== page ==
I'm looking forward to Saturday, when I'll get to see my cousins and aunt for the first time in six years. Actually, I haven't seen Con in about nine years, since he was in South Africa when I was last in England. Sweet.

Trent got done with his final presentation on Tuesday. Now he just has to figure out what he's going to do next. I think he's staying in Toronto. I would too!


"Weak and wobbly people"

Field for the British Isles - Antony Gormley
Field for the British Isles - Antony Gormley
(Image found on jimcromwell.mcmail.com)

Thousands and thousands of little clay figures, filling the floor of a large room from wall to wall, all looking up at you. Each one is unique - a different shape, a different personality. Patches of different colours alternate like cloud shadows, and along the back wall, the heights undulate like trees across gentle hills. Every now and then, a particularly tall figure sticks out from those around it. And all are gazing at you. The ones at your feet are looking almost straight up. For some reason, it's very solemn, almost serious, and leaves you grinning from ear to ear just thinking about it as you walk away.

The phrase at the top of this entry is from a prayer at Holy Trinity Brompton by the vicar, Sandy Millar, at the evening service I went to after the museum. "Lord, we're sorry for being such weak and wobbly people." That's certainly how I feel often. And I wonder how God feels, looking out from his doorway at an endless field of weak and wobbly figures made out of clay, stretching from his feet out to the far horizons, staring up at him, watching, waiting. I suppose he knows both sides, since he stood on the floor gazing up too, once.

This alone is worth a visit to the British Museum. I'll probably go back once before I leave London to see it again. (Sorry for the non-original image, but no photos were allowed in the exhibit.)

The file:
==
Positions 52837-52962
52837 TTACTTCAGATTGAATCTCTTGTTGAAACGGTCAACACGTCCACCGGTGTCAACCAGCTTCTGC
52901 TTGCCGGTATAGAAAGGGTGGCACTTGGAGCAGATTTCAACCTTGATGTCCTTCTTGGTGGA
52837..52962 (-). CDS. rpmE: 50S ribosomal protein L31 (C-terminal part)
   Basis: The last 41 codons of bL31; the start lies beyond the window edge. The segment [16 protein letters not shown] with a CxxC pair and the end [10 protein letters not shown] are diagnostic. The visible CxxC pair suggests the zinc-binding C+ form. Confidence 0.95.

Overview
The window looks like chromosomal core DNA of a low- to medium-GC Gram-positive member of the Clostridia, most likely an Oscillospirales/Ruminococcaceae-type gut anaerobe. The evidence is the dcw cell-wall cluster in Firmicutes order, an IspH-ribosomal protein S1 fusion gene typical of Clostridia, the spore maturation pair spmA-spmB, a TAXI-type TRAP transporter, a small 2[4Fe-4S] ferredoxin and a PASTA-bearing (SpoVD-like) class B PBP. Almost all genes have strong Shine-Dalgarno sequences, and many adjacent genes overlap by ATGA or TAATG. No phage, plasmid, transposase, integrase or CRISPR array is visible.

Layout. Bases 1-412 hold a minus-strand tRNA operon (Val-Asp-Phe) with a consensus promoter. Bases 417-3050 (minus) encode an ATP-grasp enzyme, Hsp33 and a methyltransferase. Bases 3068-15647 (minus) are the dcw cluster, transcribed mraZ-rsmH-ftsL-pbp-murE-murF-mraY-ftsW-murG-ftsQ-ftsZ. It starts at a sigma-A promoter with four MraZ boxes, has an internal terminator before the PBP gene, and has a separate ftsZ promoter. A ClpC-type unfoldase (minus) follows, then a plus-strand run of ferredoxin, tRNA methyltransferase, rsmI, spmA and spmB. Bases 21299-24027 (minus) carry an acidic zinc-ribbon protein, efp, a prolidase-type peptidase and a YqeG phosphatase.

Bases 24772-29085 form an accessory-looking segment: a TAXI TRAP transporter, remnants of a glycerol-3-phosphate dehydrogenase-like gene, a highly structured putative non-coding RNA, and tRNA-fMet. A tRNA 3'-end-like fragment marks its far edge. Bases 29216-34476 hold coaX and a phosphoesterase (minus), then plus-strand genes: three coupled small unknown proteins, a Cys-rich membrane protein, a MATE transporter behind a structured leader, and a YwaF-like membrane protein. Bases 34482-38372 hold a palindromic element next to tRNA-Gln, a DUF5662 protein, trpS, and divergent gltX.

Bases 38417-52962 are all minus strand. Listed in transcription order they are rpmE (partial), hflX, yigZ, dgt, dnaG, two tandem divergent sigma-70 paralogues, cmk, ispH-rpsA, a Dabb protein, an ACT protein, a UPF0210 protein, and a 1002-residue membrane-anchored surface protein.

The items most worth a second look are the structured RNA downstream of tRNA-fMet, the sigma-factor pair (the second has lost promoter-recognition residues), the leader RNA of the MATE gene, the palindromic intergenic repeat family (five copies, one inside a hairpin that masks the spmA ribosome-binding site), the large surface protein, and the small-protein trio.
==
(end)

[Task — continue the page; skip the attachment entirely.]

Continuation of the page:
Liverpool Station
Liverpool Station

Damn. It's 7:10pm on Friday night, and I'm just leaving work. And I'll be working tomorrow.

Oh well, this was the price to pay for having them fly me to England. Next Saturday I'll be visiting Aunt Lynn and my cousins in Wakefield...


The Royal Exchange at night
The Royal Exchange

Our office is next to the Royal Bank of Scotland branch, between the Royal Exchange and the Bank of England. So when someone parks their car on a double yellow line right outside our door, and then goes off for a couple of hours, it causes problems. When the owner returned to his car, the police had broken both triangular rear windows, forced the trunk open, investigated with robots, and shut down the entire financial district for a couple of hours.

We all wound up down in the building's basement, which is apparently very safe, and quite spacious. I bumped into my friend Anandha, whom I met in the Boston office a couple of years ago. One of his more enterprising teammates rustled up a couple of dozen Stella Artois which happened to be lying about in a fridge in the basement, and we settled down to swap stories and catch up. Somehow, we managed to endure the wait until the all-clear was given.

The really intriguing thing is that the guy who parked his car there was furious with the police for damaging it. I'm guessing he can't be held liable for the cost of shutting down England's economy for two hours - probably he'll just have to pay 100 pounds or so for parking illegally on a double line. Which in my opinion is probably worth the price of the answer he'll be able to give when asked, "So, what did you do today?"